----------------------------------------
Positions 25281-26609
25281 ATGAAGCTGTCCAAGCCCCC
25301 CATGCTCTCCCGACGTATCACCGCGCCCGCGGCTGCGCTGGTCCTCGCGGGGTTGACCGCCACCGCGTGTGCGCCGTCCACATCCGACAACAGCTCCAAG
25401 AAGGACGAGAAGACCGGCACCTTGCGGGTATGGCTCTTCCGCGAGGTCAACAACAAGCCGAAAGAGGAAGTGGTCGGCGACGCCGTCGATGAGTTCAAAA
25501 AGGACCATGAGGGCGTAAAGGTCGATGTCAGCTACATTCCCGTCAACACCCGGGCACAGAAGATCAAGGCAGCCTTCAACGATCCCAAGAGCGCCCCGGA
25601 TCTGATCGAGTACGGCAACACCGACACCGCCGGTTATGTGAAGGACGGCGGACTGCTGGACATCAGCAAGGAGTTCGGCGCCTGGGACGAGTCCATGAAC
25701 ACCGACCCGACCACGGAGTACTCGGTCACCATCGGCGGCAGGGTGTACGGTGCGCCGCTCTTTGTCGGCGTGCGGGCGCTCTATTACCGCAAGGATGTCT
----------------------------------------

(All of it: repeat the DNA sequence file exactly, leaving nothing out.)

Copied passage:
Positions 25281-26609
25281 ATGAAGCTGTCCAAGCCCCC
25301 CATGCTCTCCCGACGTATCACCGCGCCCGCGGCTGCGCTGGTCCTCGCGGGGTTGACCGCCACCGCGTGTGCGCCGTCCACATCCGACAACAGCTCCAAG
25401 AAGGACGAGAAGACCGGCACCTTGCGGGTATGGCTCTTCCGCGAGGTCAACAACAAGCCGAAAGAGGAAGTGGTCGGCGACGCCGTCGATGAGTTCAAAA
25501 AGGACCATGAGGGCGTAAAGGTCGATGTCAGCTACATTCCCGTCAACACCCGGGCACAGAAGATCAAGGCAGCCTTCAACGATCCCAAGAGCGCCCCGGA
25601 TCTGATCGAGTACGGCAACACCGACACCGCCGGTTATGTGAAGGACGGCGGACTGCTGGACATCAGCAAGGAGTTCGGCGCCTGGGACGAGTCCATGAAC
25701 ACCGACCCGACCACGGAGTACTCGGTCACCATCGGCGGCAGGGTGTACGGTGCGCCGCTCTTTGTCGGCGTGCGGGCGCTCTATTACCGCAAGGATGTCT